President of the Association of Caribbean Media Workers (ACM), Anika Kentish has told caribbean journalists that if elections are to be free and fair in the region, they must understand that the coverage of election is not like a regular news beat.
Kentish made the observation said so during a presentation held to observe World Press Freedom Day on May 3, under the theme, Media for Democracy, Journalism and Elections In times of Disinformation,
The ACM president described the media as the corner stone of any democratic society.
“We bring governance issues to the forefront; we expose flaws in the justice system. We are the whistle blowers when corruption blooms and we are the window into the electoral process,” she said but cautioned that in order to retain their vital role in the democratic process, the media must ensure that information is relevant, timely and most importantly, accurate.
She explained the changing requirements for election coverage by the media in the Caribbean.
“It is tracking a complex system with several moving parts and many opportunities for opportunists to pervert the process in hopes of swaying results in their favour. Disinformation poses a very real threat to the electoral process; full verification of fact is paramount to a free and fair electoral system,” Kentish noted. “There was a global trend of foreign interference in the electoral process and while this kind of meddling may seem like a distant reality, we must recognise that in the region, we are not immune from several intrusions by geopolitical or commercial interests.”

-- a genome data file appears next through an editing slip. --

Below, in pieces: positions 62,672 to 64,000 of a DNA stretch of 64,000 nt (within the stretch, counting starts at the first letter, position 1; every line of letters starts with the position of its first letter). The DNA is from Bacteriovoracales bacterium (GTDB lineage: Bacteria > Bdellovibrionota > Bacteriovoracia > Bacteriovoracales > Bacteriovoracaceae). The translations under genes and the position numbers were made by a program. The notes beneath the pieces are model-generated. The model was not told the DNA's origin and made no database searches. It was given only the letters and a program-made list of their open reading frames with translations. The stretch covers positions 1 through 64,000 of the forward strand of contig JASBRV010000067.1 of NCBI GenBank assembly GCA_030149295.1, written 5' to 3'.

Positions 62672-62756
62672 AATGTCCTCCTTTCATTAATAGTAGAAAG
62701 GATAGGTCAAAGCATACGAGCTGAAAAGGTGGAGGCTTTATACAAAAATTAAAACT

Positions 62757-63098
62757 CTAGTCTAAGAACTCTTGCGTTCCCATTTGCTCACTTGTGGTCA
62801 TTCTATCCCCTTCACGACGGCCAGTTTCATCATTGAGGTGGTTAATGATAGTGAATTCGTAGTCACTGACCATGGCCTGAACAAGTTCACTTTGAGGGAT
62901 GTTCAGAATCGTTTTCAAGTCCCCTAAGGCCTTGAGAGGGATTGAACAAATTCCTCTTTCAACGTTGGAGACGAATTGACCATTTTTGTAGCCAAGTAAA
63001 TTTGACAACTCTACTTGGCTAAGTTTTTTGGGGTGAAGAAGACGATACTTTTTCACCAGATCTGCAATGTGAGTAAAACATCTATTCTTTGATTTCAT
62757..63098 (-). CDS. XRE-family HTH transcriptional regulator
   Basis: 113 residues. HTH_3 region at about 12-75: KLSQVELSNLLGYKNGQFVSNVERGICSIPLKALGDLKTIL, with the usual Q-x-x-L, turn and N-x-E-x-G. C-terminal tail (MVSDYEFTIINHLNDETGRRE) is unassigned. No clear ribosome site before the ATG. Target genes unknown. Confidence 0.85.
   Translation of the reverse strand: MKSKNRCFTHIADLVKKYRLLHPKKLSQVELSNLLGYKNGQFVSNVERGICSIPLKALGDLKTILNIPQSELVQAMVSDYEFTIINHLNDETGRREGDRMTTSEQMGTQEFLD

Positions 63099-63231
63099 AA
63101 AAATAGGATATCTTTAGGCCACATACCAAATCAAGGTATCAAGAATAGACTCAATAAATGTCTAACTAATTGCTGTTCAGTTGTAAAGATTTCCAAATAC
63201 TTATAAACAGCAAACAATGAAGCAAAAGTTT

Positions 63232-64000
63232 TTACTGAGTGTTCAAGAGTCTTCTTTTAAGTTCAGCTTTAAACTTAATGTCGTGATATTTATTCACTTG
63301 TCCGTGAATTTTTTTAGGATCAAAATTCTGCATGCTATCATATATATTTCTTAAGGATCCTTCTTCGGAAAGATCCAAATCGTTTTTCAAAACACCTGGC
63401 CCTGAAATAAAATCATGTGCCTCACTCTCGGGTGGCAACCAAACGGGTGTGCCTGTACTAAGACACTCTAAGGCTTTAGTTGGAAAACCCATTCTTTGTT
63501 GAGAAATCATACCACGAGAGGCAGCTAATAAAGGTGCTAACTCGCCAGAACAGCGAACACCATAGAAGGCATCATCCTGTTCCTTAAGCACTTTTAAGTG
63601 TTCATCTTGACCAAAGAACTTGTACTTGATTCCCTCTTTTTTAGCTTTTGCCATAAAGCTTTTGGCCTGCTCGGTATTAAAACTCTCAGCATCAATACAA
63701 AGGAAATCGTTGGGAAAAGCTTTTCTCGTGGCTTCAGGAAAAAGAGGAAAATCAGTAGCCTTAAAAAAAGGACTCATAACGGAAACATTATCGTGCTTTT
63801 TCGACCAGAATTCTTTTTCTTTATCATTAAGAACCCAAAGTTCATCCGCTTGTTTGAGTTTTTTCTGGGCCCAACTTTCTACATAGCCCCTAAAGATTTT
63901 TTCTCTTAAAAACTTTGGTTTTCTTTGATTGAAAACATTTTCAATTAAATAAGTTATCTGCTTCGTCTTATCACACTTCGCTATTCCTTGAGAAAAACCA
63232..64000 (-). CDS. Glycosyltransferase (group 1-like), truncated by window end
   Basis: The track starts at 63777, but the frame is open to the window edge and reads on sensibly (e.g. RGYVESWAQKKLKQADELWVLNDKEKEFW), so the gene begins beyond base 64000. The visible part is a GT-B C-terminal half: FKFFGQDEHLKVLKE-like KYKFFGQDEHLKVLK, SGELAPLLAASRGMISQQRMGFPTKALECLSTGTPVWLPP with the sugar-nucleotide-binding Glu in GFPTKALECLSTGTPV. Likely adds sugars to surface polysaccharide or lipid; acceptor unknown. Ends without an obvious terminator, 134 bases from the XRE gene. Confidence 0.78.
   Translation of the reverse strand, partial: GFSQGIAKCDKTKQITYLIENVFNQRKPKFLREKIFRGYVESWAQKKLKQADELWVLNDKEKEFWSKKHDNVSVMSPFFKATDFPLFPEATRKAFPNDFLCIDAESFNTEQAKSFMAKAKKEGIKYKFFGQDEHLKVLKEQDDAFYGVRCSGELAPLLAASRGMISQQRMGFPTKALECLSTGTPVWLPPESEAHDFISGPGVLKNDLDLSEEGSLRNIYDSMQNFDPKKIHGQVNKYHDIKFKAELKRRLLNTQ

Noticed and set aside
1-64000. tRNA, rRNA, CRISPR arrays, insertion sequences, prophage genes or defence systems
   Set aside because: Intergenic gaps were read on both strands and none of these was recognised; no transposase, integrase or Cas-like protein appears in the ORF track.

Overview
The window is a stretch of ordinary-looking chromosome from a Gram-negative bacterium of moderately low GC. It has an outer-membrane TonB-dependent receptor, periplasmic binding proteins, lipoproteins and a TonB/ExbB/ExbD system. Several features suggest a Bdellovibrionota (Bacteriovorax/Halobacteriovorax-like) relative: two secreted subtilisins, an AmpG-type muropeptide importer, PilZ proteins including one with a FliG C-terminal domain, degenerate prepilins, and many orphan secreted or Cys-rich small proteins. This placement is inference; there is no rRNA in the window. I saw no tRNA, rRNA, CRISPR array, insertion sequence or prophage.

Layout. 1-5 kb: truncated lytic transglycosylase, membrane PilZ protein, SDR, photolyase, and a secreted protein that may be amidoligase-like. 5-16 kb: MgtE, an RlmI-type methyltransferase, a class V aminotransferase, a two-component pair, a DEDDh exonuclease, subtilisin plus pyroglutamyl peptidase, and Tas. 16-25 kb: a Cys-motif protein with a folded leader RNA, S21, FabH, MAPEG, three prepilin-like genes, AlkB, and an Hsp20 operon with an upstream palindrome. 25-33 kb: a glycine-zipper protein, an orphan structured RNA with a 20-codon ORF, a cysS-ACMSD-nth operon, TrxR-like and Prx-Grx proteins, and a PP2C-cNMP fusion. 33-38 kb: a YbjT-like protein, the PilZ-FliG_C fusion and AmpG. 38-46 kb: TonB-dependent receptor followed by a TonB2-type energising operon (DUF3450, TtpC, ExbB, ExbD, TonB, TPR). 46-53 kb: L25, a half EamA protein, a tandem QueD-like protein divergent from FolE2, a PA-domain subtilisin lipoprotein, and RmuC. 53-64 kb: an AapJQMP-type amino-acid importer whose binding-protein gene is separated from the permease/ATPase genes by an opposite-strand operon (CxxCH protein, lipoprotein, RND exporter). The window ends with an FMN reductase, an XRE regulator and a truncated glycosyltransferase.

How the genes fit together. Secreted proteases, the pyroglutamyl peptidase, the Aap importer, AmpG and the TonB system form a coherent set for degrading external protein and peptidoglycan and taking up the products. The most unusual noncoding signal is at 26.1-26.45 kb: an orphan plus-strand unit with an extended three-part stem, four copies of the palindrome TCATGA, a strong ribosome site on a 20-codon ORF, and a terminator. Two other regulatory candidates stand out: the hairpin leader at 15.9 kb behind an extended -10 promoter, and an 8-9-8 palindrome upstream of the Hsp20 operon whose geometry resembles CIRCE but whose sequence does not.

Kentish said that the challenge now is that despite having more access to information than ever before, disinformation is more rampant than ever before.
“Let’s recommit, as journalists, to call out disinformation when we see it and embrace the basic tennets of good journalism by giving verified facts without the taint of bias,” she urged regional journalists.